The third unique aspect of this case is that the plaintiffs did not have to persuade the courts that they had a constitutional right to marry (although Judge Walker ruled that they did have such a right).  Instead, the plaintiffs only had to persuade the court that it was unconstitutional for the State of California to take the right to marriage away and substitute the same legal rights under the name "domestic partnership" for purely symbolic reasons.

Accordingly, the Court of Appeals for the Ninth Circuit issued a ruling confined to the facts of this case.  The Court held that it violated the rights of same-sex couples for the State of California to take away their right to call their legally-recognized relationship "marriage" instead of "domestic partnership." 

In dissent, Judge Smith half-heartedly offered the following rationale for upholding Proposition 8:

Here, the people of California might have believed that withdrawing from same-sex couples the right to access the designation of marriage would, arguably, further the interests in promoting responsible procreation and optimal parenting.  "The assumptions underlying these rationales may be erroneous, but the very fact they are 'arguable' is sufficient, on rational basis review …."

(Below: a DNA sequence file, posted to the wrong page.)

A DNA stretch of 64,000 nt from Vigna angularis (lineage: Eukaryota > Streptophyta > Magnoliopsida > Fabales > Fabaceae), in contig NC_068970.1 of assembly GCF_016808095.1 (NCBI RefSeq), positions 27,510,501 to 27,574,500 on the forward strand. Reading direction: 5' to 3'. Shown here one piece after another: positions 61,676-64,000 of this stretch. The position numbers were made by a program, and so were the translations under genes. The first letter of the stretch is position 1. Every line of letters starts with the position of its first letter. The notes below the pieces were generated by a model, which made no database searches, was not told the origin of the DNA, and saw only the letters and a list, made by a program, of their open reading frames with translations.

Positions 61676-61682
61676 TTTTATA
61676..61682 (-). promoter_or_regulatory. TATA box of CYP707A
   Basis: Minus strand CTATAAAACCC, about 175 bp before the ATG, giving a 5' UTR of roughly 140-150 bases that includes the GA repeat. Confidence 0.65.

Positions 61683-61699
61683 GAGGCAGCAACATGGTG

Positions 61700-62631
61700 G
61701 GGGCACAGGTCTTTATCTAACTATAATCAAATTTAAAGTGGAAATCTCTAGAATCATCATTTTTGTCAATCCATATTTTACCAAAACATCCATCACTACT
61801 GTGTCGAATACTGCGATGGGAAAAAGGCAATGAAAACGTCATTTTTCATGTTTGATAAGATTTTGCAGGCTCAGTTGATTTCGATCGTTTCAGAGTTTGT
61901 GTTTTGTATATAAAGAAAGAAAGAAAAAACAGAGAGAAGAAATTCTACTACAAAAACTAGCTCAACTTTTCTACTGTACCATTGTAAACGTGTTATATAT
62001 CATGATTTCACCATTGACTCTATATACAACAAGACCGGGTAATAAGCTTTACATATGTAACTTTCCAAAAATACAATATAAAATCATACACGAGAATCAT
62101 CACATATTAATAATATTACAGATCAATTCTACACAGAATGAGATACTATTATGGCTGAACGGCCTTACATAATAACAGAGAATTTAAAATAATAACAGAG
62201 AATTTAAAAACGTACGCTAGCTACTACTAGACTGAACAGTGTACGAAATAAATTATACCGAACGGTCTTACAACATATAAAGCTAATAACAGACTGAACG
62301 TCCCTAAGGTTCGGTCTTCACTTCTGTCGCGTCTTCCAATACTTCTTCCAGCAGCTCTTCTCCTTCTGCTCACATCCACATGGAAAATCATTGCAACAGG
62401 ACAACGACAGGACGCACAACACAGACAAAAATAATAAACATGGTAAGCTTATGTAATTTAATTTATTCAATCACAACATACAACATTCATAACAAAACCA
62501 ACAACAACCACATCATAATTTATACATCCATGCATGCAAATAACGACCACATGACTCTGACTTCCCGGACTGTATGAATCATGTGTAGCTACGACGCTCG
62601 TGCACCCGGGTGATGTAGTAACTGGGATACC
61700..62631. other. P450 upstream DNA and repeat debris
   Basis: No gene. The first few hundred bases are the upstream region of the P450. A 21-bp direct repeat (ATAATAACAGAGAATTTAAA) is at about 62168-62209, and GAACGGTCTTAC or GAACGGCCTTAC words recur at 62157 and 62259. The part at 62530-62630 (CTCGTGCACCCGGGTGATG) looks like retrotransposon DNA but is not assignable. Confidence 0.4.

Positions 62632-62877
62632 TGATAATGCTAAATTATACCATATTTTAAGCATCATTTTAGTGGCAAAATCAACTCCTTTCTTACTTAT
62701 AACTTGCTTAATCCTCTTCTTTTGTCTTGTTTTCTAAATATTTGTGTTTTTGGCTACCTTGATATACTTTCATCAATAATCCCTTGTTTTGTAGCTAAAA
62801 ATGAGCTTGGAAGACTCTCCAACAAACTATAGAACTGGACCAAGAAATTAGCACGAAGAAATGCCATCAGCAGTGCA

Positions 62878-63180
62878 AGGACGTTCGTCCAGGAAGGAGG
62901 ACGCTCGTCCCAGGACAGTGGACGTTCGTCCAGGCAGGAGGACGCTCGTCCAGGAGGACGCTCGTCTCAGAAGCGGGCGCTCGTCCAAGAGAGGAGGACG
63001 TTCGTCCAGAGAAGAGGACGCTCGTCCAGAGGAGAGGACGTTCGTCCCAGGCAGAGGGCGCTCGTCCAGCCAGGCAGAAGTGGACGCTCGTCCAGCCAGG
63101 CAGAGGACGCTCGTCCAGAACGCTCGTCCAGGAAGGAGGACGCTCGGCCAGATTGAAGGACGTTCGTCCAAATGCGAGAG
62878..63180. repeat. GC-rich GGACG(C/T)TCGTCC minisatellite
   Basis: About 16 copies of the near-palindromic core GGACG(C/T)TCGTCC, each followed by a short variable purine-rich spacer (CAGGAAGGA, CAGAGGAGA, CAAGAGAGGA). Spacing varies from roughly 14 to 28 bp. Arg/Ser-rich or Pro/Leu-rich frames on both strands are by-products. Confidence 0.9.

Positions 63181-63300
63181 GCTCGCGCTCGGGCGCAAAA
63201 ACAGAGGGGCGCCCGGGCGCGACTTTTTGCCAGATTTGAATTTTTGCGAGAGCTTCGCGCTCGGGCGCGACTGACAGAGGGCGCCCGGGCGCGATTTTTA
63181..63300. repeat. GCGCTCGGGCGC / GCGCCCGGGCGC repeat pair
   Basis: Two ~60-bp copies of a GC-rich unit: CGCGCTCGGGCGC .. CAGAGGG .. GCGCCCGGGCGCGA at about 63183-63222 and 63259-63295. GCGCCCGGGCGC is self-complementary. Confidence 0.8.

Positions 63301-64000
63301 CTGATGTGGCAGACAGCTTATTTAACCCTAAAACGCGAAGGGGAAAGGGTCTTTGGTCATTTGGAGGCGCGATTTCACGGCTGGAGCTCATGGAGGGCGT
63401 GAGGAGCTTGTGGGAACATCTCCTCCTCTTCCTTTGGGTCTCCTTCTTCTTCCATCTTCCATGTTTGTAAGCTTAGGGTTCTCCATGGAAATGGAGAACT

Because Proposition 8 grants same-sex couples in domestic partnerships the same rights as parents that opposite-sex couples have in marriage, it is difficult to imagine how Proposition 8 promotes responsible procreation and optimal parenting.  Furthermore, the terms used by the dissenting judge to describe this argument - "might," "arguably," and "may be erroneous" do not betoken confidence.

The decision of the Ninth Circuit is quite narrow.  In effect, the Court of Appeals found that Proposition 8 was not intended to alter any legal rights or responsibilities, but rather was intended to "send a message" about the value or significance of same-sex unions.  The Equal Protection Clause of the Constitution, ruled the Court of Appeals, does not permit the states to express their disapproval of entire segments of society in this manner. 

I do not believe that the Supreme Court will choose to review this case.  The precise facts are not likely to occur elsewhere.   Other, more substantive same-sex marriage cases are wending their way through the federal courts.  The Supreme Court will wisely wait until a Court of Appeals has issued a decision in one of those cases.

I do not mean to diminish the political and social significance of this decision.  When California's 33 million residents are added to those of New York and five other states, one-fifth of all Americans will live in jurisdictions where same-sex marriage is recognized.  A handful of other states, including Washington, Maryland, and New Jersey, are poised to join that group.  Gay and lesbian married couples will become more commonplace and more accepted.  In the not-too-distant future, people will wonder what all the fuss was about.